The gendarme is there

Then four, ten, twelve gendarmes

Dark uniforms, box caps, visors hiding eyes

They talk in twos

Split, regroup, talk in threes

Gallop, canter, ride on bicycles

Into our alley, up to the archway

Twenty, thirty, forty gendarmes


Now comes their leader

He wears a black suit

Orders gendarmes through the archway

Orders them around on the street

Orders a passage cleared

An ambulance creeps into the alley

Comes to a stop

A stretcher rolls through the archway

I am stuck to the window

A magnet against a brass pot

Can’t move

Dina’s bathwater laps around her body

I hear it behind me

A man in a loose, white jacket

Parks his bicycle behind the ambulance

Walks slowly through the arch

I slam the blue flowered curtains shut

She is too young to witness this death


On my knees under the window dipping into my suitcase

It is my turn for a bath

She runs the water for me. It rushes

Into the tub. I won’t look at the ground

I promise myself I won’t look

We talk about summer in Aix-en-Provence

The lake at Annecy, spring wine

But it is too late for me, I can’t help myself

I look out again, I look down

I look right into this face Jesus Christ God Almighty

I look at him


He is the color of dust

He is wrapped in orange plastic

He wears a red stripe under his chin

He is put into the ambulance

He is taken away

He is very young and my love for him

Finds its place in my soul

Dina comes out of the bathroom

Hot water is ready for me

In our hotel room

Life goes on


Awake in the middle of the night

Empty streets, quiet after a storm

This is Paris, entangled in my guts

Beloved as a child at my breast

Music that weeps deep inside of me

Touches my heart, lightly, lightly

This is the story of coming home

To a place I’ve never been before

Dina is with me

Once again

*Written 1986, from Poets are the bravest, 2001
Photos of our favorite Paris Hotel: Hotel du vieux Paris









Jenny’s pot

Needs a rescue

From the high shelf

On the turquoise bookcase

That hangs over my desk

In the bedroom with the melon painted wall

Of our Santa Fe house


A gentle lady from Acoma

Made this pot

Larger than her other pots

But as pots go

Not very big

Jenny called me Darling

And every August

Would sit with her pots

On a side street off the plaza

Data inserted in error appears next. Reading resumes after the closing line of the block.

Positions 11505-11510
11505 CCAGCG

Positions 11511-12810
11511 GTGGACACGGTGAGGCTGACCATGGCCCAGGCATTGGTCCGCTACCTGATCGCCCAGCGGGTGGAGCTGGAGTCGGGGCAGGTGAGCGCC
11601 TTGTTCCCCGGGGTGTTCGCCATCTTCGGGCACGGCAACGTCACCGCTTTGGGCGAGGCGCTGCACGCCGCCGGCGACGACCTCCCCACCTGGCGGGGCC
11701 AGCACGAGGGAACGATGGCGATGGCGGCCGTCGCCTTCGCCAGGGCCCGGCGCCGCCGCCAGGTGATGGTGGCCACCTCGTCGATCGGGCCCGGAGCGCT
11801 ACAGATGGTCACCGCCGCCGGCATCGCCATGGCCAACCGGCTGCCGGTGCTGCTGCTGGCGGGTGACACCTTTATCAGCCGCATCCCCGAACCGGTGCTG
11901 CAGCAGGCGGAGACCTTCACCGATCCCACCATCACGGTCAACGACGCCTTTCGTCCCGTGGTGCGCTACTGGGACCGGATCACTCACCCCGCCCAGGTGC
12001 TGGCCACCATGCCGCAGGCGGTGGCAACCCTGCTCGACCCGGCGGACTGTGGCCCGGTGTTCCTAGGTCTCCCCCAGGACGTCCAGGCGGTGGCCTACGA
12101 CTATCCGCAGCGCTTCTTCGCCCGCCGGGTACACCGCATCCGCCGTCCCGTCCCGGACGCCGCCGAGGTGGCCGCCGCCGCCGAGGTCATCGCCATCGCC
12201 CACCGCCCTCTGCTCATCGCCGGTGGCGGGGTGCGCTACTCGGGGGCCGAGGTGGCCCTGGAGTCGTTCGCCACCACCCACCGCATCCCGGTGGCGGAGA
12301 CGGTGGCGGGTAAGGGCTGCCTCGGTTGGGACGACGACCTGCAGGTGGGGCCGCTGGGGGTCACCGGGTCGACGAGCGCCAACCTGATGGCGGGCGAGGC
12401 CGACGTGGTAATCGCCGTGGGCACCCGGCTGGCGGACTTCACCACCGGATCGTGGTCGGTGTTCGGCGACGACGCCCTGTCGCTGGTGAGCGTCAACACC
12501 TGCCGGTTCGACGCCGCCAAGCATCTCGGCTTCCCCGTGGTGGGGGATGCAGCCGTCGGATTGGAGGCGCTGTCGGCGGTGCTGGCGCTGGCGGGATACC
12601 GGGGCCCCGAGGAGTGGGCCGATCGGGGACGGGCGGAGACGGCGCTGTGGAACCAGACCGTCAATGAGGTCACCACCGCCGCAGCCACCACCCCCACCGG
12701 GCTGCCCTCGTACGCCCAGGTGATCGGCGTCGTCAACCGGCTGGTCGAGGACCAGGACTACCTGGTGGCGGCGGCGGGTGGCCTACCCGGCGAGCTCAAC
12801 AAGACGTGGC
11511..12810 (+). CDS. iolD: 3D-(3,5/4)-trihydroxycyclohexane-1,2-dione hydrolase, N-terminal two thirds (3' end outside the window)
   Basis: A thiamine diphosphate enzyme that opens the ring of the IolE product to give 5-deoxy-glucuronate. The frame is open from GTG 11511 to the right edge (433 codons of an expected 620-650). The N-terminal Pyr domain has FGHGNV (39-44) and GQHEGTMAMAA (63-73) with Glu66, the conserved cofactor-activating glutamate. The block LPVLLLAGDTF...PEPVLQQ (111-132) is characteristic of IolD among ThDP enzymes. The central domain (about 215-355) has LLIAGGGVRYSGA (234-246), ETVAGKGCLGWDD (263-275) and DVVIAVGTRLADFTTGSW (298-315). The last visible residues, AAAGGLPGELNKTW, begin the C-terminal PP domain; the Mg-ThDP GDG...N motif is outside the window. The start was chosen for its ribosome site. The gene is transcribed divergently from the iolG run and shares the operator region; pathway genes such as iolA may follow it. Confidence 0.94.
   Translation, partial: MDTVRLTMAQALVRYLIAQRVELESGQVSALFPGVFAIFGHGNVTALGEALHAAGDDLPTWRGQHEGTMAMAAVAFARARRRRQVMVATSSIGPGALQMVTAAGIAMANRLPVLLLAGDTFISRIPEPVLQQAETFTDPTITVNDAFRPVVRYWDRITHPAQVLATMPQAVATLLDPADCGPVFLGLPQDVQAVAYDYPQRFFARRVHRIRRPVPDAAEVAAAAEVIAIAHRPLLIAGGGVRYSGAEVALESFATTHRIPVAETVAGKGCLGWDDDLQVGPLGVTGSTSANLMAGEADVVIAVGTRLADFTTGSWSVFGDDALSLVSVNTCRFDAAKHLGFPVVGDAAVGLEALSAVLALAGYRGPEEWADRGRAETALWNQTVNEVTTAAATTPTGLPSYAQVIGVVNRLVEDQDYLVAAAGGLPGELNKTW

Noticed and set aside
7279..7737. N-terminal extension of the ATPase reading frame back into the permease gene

Being judged not good enough

For a booth inside the boundary line

Of Indian Market

Maybe she didn’t care

Her smallest pots sat cradled

In the pockets of an egg carton

Selling for two or three dollars

A pot

I loved Jenny

And would buy her tiny pots

To give friends

At home in California

But then she’d choose

An ornament shaped like an owl

Or a plaque with birds on it

And with both hands

Place it into mind

And say

This one’s for you     Darling

Take it

And the price would be the same

As all the little pots

Put together

I’d just bought


One early morning at Indian Market

As the sun climbed over the Sangres

And turned on daylight in the Plaza

Someone came to tell me

Jenny died

Gone in winter from a cancer

That gave her pain

I cried for Jenny

In front of the booths

Facing the Palace of the Governors

Cried in the middle of a crowd of people

Who had never heard her name

Who may have wondered

Over their seven a.m. cup of coffee

“What’s eating her”

Afterwards at home near the beach

I went around collecting Jenny’s pots

From my friends

Gathered them like the last roses

In October

Explained my need

And gave them someone else’s little pots

In exchange

No one seemed to mind

Jenny’s pots live a quiet life

In California

On the middle shelf

Of an old pine corner cabinet

Nine-hundred miles

From the origin of their clay


Now in Santa Fe

Near the top of the bookcase

Jenny’s gift to me

Sits high above my reach

Almost forgotten     unseen

I need to rescue it

Lift it down from there

Bring Jenny back

Into my awareness

Think of her everyday

And if I am grown

From that time

What was beautiful

In Jenny

May become beautiful in me

*Written 1987, from Poets are the bravest, 2001

Love Letter







Michael     where are you

They found your car

On the edge of a cliff

Above the ocean

Near Daly City

And your brown leather wallet

On the front seat

But no one found you


I think of you often

Even after seven years

You’re legally dead now

You know


Once years ago

When we were kids

The sole of your right moccasin

Came loose and flip-flapped

All the way down Michigan Avenue

And the rest of us thought it was funny

To step on it if we could

You in your holey jeans

And plaid wool shirt

And then long after that time

You owned a three-story house in San Francisco

That I cleaned for you when we’d visit

Because you gave up your bed

So Steve and I could sleep together

And I’d hear the foghorn

Blowing from the bay

All night long



I had a dream about you

Soon after you disappeared

You were young again

You wore a powder blue jacket

With gray flannel pants

Clothes you’d never wear

When you were alive

But I saw your beautiful eyes

And you smiled at me

With nothing to hide

As you sat on the stump of a redwood tree

In the middle of Muir Woods

And there were people around you

I didn’t recognize

When I woke up

I was missing you

But understood this was a dream

That connected our two worlds

And you came to tell me

You are alive and well

In yours

*Written 1980, from Poets are the bravest, 2001

Winter and Spring 2003







Editor’s note: In March 2003, U.S. forces invaded Iraq vowing to destroy Iraqi weapons of mass destruction (WMD) and end the dictatorial rule of Saddam Hussein.


My dear

What challenging times these are

Daunting     devastating     incredible

But believable times

We are living in

Has it always been so

Have there always been men

(Notice     I do not include women)

Men who keep threatening

Someone somewhere with something

Men who live inside their heads

Ride their egos to the brink

And isn’t it the rest of us

Who over and over again

Try to pull them back

Perhaps the reason we are here

Do you agree

What a journey it is     my dear

As I follow you through the years

As you light the way

You do light the way     you know

On this upward climb

Like a spiral     a migration circle

Around and around

Higher and higher

And yes     these are challenging times

Yes     it has always been so

How would we learn

How would we grow

How could we become

Who we’ve become

Without them

This is truth     absolute truth

Don’t you agree     my dear

*From Thunder from the Mountains, 2007
Photo credit: